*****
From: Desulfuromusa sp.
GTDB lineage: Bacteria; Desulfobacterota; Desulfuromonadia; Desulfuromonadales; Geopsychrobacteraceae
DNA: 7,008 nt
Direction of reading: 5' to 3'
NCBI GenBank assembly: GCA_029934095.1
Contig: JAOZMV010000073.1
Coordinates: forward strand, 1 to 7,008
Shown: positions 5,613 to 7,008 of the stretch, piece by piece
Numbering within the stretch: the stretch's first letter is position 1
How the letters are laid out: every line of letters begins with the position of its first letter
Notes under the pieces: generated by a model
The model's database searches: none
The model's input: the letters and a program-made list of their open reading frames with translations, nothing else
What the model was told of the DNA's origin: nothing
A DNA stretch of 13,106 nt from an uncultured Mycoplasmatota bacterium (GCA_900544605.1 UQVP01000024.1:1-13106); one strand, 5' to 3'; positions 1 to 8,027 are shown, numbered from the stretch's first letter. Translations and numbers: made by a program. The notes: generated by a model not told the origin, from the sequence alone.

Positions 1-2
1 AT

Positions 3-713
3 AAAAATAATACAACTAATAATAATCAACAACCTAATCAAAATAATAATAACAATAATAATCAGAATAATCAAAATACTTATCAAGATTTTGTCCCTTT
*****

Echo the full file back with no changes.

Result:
From: Desulfuromusa sp.
GTDB lineage: Bacteria; Desulfobacterota; Desulfuromonadia; Desulfuromonadales; Geopsychrobacteraceae
DNA: 7,008 nt
Direction of reading: 5' to 3'
NCBI GenBank assembly: GCA_029934095.1
Contig: JAOZMV010000073.1
Coordinates: forward strand, 1 to 7,008
Shown: positions 5,613 to 7,008 of the stretch, piece by piece
Numbering within the stretch: the stretch's first letter is position 1
How the letters are laid out: every line of letters begins with the position of its first letter
Notes under the pieces: generated by a model
The model's database searches: none
The model's input: the letters and a program-made list of their open reading frames with translations, nothing else
What the model was told of the DNA's origin: nothing
A DNA stretch of 13,106 nt from an uncultured Mycoplasmatota bacterium (GCA_900544605.1 UQVP01000024.1:1-13106); one strand, 5' to 3'; positions 1 to 8,027 are shown, numbered from the stretch's first letter. Translations and numbers: made by a program. The notes: generated by a model not told the origin, from the sequence alone.

Positions 1-2
1 AT

Positions 3-713
3 AAAAATAATACAACTAATAATAATCAACAACCTAATCAAAATAATAATAACAATAATAATCAGAATAATCAAAATACTTATCAAGATTTTGTCCCTTT